BBC News UK Edition
 You are in: Politics  
News Front Page
N Ireland
Talking Point
Country Profiles
In Depth
BBC Sport
BBC Weather
Friday, 13 September, 2002, 12:10 GMT 13:10 UK
Tory chief defends his first year
Crime graphic
Crime is on Iain Duncan Smith's new hit list
Iain Duncan Smith has likened his first year as Conservative leader to the experience of Margaret Thatcher before she became prime minister.

To accusations, during a BBC Radio 4 Today programme interview, that no-one was noticing the Tories, Mr Duncan Smith insisted: "This was exactly the argument that was placed against Mrs Thatcher during 1974/1975.
Margaret Thatcher in 1981
Can Duncan Smith emulate Mrs Thatcher

"You will always get people who will say you are not doing enough, or you're doing too much."

Mrs Thatcher went on to win the 1979 General Election for the Conservatives, remaining as prime minister until 1990.

In a speech to mark his first anniversary, Mr Duncan Smith set out the "five giants" which blight life in the UK today and which challenge the Conservative Party.

'Decent and hard-working'

Mr Duncan Smith stressed that failing schools, crime, sub-standard healthcare, child poverty and insecurity in old age hit the most vulnerable people worst.

His comments are a deliberate echo of the "five giants" set out by the social reformer William Beveridge, whose 1942 report laid the foundation for the welfare state.

Tories' five giants
Failing schools
Below-par healthcare
Child poverty
Insecurity in old age

Labour Chairman Charles Clarke dubbed Tory attempts to seem more caring as "conjurer's trick" and accused the party of evading real debate.

Mr Duncan Smith made the speech in an east London hall used by Beveridge, who named squalor, want, disease, ignorance and idleness as the five challenges of his time.

Chances of success?

However, former Tory press chief Amanda Platell told Today she could not see "any chance" of the party winning the next election under Mr Duncan Smith.

"Iain Duncan Smith is a very decent and hard-working man," she said.

Being Tory leader was "one of the most difficult jobs in British politics", she said, "especially up against a man like Tony Blair who is one of the best leaders this country has ever seen".

"He has this incredible combination of normalness and greatness. Combine that with charisma and it is almost unbeatable.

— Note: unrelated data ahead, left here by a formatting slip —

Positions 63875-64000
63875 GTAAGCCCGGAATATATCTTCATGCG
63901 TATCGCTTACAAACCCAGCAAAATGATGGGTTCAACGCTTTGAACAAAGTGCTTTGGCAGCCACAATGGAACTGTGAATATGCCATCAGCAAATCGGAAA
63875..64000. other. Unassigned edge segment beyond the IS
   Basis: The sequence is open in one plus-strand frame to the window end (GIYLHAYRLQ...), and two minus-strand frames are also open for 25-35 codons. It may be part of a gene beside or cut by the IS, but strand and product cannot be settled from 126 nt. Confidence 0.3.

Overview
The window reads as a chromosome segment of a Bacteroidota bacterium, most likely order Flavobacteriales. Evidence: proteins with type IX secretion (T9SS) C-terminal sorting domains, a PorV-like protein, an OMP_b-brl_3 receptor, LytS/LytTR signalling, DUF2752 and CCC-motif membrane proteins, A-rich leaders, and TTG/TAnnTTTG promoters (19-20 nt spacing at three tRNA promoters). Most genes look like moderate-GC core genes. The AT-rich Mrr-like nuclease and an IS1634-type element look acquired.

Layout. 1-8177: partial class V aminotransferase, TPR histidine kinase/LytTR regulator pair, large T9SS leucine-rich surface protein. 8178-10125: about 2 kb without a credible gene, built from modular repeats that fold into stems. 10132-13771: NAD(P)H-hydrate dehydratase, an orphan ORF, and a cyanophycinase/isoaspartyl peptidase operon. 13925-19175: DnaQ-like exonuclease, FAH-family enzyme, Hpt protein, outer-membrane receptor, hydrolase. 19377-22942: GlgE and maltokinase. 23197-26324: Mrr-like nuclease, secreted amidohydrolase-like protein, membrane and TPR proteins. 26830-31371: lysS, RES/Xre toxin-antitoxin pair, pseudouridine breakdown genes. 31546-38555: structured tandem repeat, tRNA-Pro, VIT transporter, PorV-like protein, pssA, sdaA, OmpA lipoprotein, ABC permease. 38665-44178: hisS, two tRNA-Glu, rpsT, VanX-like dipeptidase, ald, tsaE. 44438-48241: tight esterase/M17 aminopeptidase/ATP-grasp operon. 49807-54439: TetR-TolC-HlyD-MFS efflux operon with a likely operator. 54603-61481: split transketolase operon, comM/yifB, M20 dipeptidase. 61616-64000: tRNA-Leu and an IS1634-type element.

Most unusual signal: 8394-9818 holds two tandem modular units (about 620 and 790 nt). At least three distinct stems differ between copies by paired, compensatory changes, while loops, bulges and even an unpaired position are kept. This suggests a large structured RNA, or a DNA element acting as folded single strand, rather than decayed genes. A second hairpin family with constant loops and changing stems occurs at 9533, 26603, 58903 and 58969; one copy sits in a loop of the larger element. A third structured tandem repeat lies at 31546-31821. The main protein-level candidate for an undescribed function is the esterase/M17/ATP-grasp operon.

"With the best will in the world - and being generous as you can - Iain doesn't possess those qualities."

'Vulnerable people'

Tory officials say they are not drawing a direct comparison with Beveridge.

But just as Beveridge outlined challenges in the 1940s, Mr Duncan Smith wants to set out the core problems facing British people in the 21st century.

Iain Duncan Smith
Duncan Smith wants a more caring Tory image
He said: "Sadly for millions of vulnerable people throughout this country, these five giants have become more threatening over the last five years.

"The facts stubbornly show that you are most likely to be hurt by the five giants if you are poor, if you live in inner cities, if you are black, if you are very young or if you are very old.

"Many children are being left behind because of the breakdown of discipline in schools," he said.

But, he added: "Fear of crime and drugs blights the leafiest and most prosperous neighbourhoods.

"A sub-standard health service fails families in every part of the country."

'Crisis in care'

Most children no longer experience the material poverty seen in Beveridge's time, Mr Duncan Smith said.

But too many are "starved of love and security".

He pointed to the "crisis in care" for the elderly and the problems with providing decent pensions.

Labour Chairman Charles Clarke
Charles Clarke says Tories have relied on "scaremongering"
The Tories argue Labour has made such problems worse by trying to manage too much from the centre.

Mr Duncan Smith said the five giants can be toppled by "strengthening free society", not increasing the power of the state.

"We will support and strengthen the breadwinners, law-abiding citizens, parents, public services users and good neighbours of a free society," he said.

The Tories would focus accountability for public service delivery to local people, help families stay together, support a vigorous independent voluntary sector and deliver frontline neighbourhood policing to win the war against crime.

"People want honesty from politicians. They want leadership. They want change. I will deliver."

'Wasted year'

But Charles Clarke said: "How appropriate that Friday 13th should mark Iain Duncan Smith's first year of artifice, evasion and waste.

"His artifice has been the development and secret discussion of ever more extremist right-wing policies while trying to create the impression of a party which is in touch with the people."

Mr Clarke claimed Tory policy-makers were making "clandestine plans for more health charges, deep cuts in public spending, privatised pensions and removal of basic social protections".

The BBC's John Pienaar
"On show tonight - the new face of Conservatism"
The BBC's Nick Robinson
"Iain Duncan Smith promises to serve the vulnerable"

BBC News Online political correspondent Nick Assinder assesses the Tory leader's first yearPath to power?
The verdict on Iain Duncan Smith's first year
See also:

12 Sep 02 | Politics
11 Sep 02 | Politics
13 Sep 01 | Politics
Internet links:

The BBC is not responsible for the content of external internet sites

E-mail this story to a friend

© BBC ^^ Back to top

News Front Page | World | UK | England | N Ireland | Scotland | Wales |
Politics | Business | Entertainment | Science/Nature | Technology |
Health | Education | Talking Point | Country Profiles | In Depth |